WASHINGTON — A measure requiring voters to show photo identification at the polls is expected to pass the House today, marking another step in a push toward stricter scrutiny of citizenship status in the U.S.
The legislation is one of a series of tightly focused bills crafted by House Republican leaders who want to strengthen border security and crack down on illegal immigration. Its sponsor, Rep. Henry J. Hyde (R-Ill.), calls it a safeguard against voter fraud.
The proposed Federal Election Integrity Act follows a spate of state laws passed this year that mandate photo ID or proof of citizenship to vote. One such law was declared unconstitutional Tuesday by a Georgia judge, who said the state's new photo ID requirements infringed on voter rights.
Democrats say that the move to impose a national photo ID requirement is part of a Republican effort to discourage participation by low-income and minority voters likely to back Democratic candidates -- a charge GOP lawmakers strongly deny.
In today's House debate, some Democrats intend to argue that the bill's requirement that voters provide proof of citizenship starting in 2010 would create a hurdle for some that effectively amounted to a "poll tax."
The Senate is not likely to take up the measure this session, but House GOP lawmakers say they expect to keep pressing and make the issue a congressional priority next year.
"It's not going to go into oblivion," said Rep. Vernon J. Ehlers (R-Mich.), chairman of the House Administration Committee that produced the bill.
He defended the need for tighter election laws and noted that Canada, Germany and Britain require photo IDs to vote.
"There is, I believe, increasing fraud in voting in the U.S.," Ehlers said. He described an example of "a guy in Kentucky who always voted for himself and his dog, then he got greedy and voted three times for himself and three times for his dog."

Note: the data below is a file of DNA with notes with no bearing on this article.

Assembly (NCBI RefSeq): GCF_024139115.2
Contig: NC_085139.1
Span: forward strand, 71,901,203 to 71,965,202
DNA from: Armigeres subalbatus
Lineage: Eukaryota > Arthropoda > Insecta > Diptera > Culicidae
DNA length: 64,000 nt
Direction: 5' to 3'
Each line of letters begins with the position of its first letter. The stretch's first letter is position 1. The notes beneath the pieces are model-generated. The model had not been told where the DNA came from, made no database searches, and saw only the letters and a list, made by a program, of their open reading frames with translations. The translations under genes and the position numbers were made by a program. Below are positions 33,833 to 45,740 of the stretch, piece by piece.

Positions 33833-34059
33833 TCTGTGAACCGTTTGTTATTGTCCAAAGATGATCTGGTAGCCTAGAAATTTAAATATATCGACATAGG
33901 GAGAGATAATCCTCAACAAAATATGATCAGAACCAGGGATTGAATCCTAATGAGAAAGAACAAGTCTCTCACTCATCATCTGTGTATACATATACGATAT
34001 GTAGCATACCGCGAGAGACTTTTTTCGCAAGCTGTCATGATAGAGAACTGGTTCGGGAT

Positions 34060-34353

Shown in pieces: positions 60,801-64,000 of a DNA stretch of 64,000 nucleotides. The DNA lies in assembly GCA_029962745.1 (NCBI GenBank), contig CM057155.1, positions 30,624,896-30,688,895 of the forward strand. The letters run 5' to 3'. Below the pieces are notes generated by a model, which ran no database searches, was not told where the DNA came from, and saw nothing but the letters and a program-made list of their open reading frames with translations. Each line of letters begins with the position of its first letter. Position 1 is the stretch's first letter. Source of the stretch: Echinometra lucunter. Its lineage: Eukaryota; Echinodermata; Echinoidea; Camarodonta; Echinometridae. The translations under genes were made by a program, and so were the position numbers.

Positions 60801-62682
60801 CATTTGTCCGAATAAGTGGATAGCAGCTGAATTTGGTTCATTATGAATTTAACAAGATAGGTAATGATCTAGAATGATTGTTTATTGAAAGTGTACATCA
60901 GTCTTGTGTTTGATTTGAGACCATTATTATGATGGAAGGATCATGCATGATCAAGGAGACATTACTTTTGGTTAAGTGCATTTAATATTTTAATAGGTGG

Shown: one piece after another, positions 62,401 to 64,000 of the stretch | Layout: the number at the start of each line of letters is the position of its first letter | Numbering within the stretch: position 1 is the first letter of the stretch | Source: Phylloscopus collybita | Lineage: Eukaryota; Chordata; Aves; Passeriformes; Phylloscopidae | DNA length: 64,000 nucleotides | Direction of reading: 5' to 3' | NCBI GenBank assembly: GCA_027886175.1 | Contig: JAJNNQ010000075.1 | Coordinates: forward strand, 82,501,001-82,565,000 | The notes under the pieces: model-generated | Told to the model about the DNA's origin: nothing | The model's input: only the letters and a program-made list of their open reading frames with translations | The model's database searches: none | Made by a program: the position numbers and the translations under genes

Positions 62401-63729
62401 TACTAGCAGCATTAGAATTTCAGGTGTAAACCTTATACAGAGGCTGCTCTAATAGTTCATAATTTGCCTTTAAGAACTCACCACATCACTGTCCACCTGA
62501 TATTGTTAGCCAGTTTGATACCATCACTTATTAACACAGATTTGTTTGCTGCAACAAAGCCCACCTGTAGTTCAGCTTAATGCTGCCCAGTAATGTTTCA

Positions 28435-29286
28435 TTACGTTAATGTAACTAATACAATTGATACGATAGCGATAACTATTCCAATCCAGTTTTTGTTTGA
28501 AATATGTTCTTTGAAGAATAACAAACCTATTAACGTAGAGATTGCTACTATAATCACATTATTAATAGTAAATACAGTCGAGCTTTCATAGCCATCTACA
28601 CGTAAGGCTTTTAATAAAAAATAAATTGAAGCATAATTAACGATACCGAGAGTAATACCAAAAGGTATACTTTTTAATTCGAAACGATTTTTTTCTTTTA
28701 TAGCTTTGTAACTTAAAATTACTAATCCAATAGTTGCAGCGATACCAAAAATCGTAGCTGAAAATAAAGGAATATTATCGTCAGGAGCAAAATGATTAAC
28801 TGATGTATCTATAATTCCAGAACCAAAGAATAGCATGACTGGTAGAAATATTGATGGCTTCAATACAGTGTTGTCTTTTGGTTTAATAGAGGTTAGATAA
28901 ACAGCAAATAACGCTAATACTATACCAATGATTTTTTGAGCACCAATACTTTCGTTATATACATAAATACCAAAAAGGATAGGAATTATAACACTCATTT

The bill would require Americans to show a government-issued photo ID to take part in federal elections starting in November 2008 -- the next presidential election. By 2010, voters would have to present a photo ID that could only be obtained by providing proof of citizenship.
Ehlers said the bill builds on the Real ID Act, a law enacted last year that takes effect in 2008 and requires applicants to prove legal residency in the U.S. to obtain a driver's license. Under the law, the new licenses will indicate whether the holder is a citizen or legal resident.
"This bill anticipates people showing their Real ID driver's license when they vote," Ehlers said.
California, like many states, does not require voters to show identification before casting ballots. But six states have passed laws this year tightening identification requirements at the polls, according to the National Conference of State Legislatures.
Of the 24 states that ask voters to bring identification to the polls on election day, seven of them -- including Georgia -- have passed legislation requiring photo IDs.
In making their case for a national law, Republican leaders cite a recent NBC/Wall Street Journal survey that showed 81% support for a photo ID requirement at the polls.
Rep. Juanita Millender-McDonald of Carson, the ranking Democrat on the House Administration panel, said one reason she opposes the bill is that little evidence exists that voter fraud is a serious problem.
A witness at a House immigration hearing this summer offered anecdotal evidence of a Brazilian and a Norwegian voting in Texas elections. Republicans have voiced concern about illegal immigrants voting. But comprehensive statistics about voter fraud have not been compiled at the state or federal level.
A study by the League of Women Voters examined all elections in Ohio from 2002 to 2004 and found that .00004% of those who went to the polls were ineligible to do so. And only 86 people have been convicted of federal crimes related to election fraud out of 196,139,871 ballots cast nationwide since October 2002, according to the American Civil Liberties Union.
"We do not have a large percentage of people violating our election laws," said Millender-McDonald.
She contended that the bill could disenfranchise lower-income Americans because they may decide they could not afford to obtain the documents necessary to meet the bill's requirement for proof of citizenship. Others could be discouraged if they encounter difficulties obtaining such proof, she said.
Even voters with means might end up barred from the polls, Millender-McDonald said, citing the experience of Rep. Ike Skelton (D-Mo.), who last month was unable to get a government-issued photo ID that, under a contested Missouri law, is required for voters.
Skelton arrived at a state licensing bureau without his passport or birth certificate -- the only documents the office would accept. Local officials recognized him but would not accept his congressional photo identification.